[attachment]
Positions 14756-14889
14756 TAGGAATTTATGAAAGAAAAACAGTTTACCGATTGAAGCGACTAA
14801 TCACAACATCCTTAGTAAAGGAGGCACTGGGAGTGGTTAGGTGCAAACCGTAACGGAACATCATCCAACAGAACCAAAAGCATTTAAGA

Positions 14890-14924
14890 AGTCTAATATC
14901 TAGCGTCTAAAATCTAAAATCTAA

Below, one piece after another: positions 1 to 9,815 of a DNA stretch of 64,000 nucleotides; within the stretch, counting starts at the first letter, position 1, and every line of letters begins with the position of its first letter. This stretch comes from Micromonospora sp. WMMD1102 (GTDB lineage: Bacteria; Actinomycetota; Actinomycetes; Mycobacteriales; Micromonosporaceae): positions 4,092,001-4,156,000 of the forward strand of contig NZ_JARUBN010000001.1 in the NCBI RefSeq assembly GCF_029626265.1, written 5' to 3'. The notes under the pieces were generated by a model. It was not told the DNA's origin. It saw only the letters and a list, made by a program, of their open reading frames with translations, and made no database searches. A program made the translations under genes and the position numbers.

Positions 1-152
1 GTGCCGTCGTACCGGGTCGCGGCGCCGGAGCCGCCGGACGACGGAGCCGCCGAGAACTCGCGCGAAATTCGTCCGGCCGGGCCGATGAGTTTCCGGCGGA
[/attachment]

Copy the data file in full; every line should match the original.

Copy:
Positions 14756-14889
14756 TAGGAATTTATGAAAGAAAAACAGTTTACCGATTGAAGCGACTAA
14801 TCACAACATCCTTAGTAAAGGAGGCACTGGGAGTGGTTAGGTGCAAACCGTAACGGAACATCATCCAACAGAACCAAAAGCATTTAAGA

Positions 14890-14924
14890 AGTCTAATATC
14901 TAGCGTCTAAAATCTAAAATCTAA

Below, one piece after another: positions 1 to 9,815 of a DNA stretch of 64,000 nucleotides; within the stretch, counting starts at the first letter, position 1, and every line of letters begins with the position of its first letter. This stretch comes from Micromonospora sp. WMMD1102 (GTDB lineage: Bacteria; Actinomycetota; Actinomycetes; Mycobacteriales; Micromonosporaceae): positions 4,092,001-4,156,000 of the forward strand of contig NZ_JARUBN010000001.1 in the NCBI RefSeq assembly GCF_029626265.1, written 5' to 3'. The notes under the pieces were generated by a model. It was not told the DNA's origin. It saw only the letters and a list, made by a program, of their open reading frames with translations, and made no database searches. A program made the translations under genes and the position numbers.

Positions 1-152
1 GTGCCGTCGTACCGGGTCGCGGCGCCGGAGCCGCCGGACGACGGAGCCGCCGAGAACTCGCGCGAAATTCGTCCGGCCGGGCCGATGAGTTTCCGGCGGA